The Texas Historical Commission recognizes places of significance with large cast plaques such as the one in front of ACU’s Hardin Administration Building, one of eight structures built in 1929 when Abilene Christian moved to its current hilltop campus in northeast Abilene.
In the image shown here, Cecil A. Childers, M.D., a Corpus Christi physician, stopped by last summer for a look at the university that originally carried the name of his grandfather, “Colonel” John W. Childers. He was accompanied by his wife, Kathryn, a motivational speaker who was once a Secret Service agent who guarded President Richard M. Nixon and the family of President John F. Kennedy.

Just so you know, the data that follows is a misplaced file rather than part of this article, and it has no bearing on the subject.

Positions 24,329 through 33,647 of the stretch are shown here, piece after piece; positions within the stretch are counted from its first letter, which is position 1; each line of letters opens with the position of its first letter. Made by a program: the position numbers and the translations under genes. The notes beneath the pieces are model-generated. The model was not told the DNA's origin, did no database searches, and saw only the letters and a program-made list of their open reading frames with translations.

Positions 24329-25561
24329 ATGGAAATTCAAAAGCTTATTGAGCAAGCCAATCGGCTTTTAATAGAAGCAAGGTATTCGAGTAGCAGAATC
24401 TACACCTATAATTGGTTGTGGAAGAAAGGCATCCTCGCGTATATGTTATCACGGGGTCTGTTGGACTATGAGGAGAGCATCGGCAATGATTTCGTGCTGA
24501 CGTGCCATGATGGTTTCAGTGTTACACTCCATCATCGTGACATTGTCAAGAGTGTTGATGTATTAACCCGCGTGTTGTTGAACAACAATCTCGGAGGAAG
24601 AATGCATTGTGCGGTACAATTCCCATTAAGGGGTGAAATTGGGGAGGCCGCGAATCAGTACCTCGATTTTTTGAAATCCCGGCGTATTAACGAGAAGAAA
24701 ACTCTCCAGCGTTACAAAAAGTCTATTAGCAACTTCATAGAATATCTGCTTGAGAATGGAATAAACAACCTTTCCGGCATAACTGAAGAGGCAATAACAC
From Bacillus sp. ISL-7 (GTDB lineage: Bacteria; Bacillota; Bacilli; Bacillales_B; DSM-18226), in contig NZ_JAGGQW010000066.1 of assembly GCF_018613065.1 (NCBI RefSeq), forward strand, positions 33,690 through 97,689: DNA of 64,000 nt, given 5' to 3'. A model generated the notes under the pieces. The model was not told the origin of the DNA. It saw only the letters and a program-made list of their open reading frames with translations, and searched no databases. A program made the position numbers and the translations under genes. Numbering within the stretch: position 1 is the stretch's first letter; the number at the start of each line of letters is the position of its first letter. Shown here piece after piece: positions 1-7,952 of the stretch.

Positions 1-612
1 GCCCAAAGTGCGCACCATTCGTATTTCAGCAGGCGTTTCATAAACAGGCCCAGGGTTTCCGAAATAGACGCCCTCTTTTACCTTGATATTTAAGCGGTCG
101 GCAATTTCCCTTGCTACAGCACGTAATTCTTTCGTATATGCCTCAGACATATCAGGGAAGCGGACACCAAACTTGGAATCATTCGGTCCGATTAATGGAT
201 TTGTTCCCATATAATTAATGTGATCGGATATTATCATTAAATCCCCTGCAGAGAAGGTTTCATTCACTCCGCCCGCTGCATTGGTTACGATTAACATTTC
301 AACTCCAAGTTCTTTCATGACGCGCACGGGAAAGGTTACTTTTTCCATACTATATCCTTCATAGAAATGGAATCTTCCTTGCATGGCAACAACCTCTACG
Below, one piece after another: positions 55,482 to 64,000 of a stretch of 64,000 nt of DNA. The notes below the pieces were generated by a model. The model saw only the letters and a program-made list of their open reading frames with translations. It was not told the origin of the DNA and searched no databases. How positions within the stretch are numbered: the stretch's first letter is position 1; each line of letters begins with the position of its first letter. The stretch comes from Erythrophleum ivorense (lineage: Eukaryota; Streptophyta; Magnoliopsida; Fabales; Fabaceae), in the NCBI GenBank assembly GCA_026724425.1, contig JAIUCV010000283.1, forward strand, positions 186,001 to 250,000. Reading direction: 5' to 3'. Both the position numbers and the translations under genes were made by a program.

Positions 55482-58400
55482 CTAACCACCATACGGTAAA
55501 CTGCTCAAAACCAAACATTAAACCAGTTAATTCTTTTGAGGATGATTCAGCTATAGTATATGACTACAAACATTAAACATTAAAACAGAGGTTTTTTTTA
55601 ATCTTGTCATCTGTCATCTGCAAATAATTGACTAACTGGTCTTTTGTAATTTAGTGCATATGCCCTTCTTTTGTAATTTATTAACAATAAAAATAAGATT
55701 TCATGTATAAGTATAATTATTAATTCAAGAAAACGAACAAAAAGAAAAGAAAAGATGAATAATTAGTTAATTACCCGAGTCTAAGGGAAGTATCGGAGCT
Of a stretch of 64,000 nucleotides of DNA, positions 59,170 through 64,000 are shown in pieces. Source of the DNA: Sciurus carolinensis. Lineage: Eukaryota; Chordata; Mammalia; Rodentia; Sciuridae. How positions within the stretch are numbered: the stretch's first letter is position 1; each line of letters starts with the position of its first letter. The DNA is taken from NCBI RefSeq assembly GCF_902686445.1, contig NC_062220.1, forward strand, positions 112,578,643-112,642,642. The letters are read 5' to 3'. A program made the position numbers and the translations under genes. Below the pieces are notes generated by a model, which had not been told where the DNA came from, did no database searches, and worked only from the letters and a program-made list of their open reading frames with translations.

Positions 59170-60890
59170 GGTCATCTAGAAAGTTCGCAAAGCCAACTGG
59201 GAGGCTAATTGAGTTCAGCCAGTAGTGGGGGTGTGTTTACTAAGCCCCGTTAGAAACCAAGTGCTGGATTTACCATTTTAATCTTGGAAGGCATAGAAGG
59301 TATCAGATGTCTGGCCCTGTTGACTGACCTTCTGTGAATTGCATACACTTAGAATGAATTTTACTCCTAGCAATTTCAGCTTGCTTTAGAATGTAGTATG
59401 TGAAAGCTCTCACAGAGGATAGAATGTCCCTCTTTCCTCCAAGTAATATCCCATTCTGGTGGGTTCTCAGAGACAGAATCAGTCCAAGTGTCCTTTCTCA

J.W. Childers provided land near North First Street in Abilene for ACU founder A.B. Barret to build a college. Abilene Christian opened in 1906 and bore the name of Childers Classical Institute in its earliest years. A land speculator, prominent businessman and Civil War veteran, Childers was elected to serve in the 26th Texas legislature, was the first mayor of Texico, N.M., and a member of the convention that composed a constitution for New Mexico before it achieved statehood in 1912. He died in Abilene in 1918.
ACU’s second THC historical marker will be located on North First Street near the campus used from 1906-29, on property owned by Global Samaritan Resources, an Abilene-based Christian humanitarian aid ministry.